The federal government has pinned its latest cleanup hopes on a huge new piece of equipment: the world's largest oil-skimming vessel.

The federal government has pinned its latest cleanup hopes on a huge new piece of equipment: the world’s largest oil-skimming vessel.

Officials hope the ship, which arrived in Louisiana on Wednesday, can scoop up to 21 million gallons of oil-fouled water a day. Dubbed “A Whale,” the Taiwanese-flagged former tanker spans the length of 3 ½ football fields and is 10 stories high.

The ship just emerged from an extensive retrofitting to prepare it specifically for the Gulf of Mexico.

“It is absolutely gigantic. It’s unbelievable,” said Ed Overton, a Louisiana State University environmental-studies professor who saw the ship last week in Norfolk, Va.

The vessel looks like a typical tanker, but it takes in contaminated water through 12 vents on either side of the bow. Oil then is supposed to be separated from the water and transferred to another vessel. The water is channeled back into the sea.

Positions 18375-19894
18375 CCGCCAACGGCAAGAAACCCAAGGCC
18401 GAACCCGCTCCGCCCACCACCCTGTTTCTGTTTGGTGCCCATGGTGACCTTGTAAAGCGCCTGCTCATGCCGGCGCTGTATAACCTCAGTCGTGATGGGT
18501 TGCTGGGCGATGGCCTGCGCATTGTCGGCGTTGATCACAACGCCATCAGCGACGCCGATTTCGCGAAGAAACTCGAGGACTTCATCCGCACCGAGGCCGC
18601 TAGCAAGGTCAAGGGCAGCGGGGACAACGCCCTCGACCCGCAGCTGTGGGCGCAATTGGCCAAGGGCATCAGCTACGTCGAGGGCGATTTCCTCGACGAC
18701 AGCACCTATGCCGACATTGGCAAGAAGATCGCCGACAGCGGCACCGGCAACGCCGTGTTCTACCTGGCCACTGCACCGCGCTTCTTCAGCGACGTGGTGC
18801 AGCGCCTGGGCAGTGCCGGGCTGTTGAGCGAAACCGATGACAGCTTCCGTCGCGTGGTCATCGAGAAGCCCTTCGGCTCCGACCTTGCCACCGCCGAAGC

But the ship never has been tested, and many questions remain about how it will operate. For instance, the filtered seawater retains trace amounts of oil, so the Environmental Protection Agency will have to sign off on allowing the treated water back into the Gulf.

The Coast Guard will have the final say. The owner, shipping firm TMT Group, will have to come to separate terms with BP, which is paying for the cleanup.

“This is a no-brainer,” Overton said. “You’re bringing in really dirty, oily water, and you’re putting back much cleaner water.

“I don’t know whether it’s going to work or not, but it certainly needs to be given the opportunity.”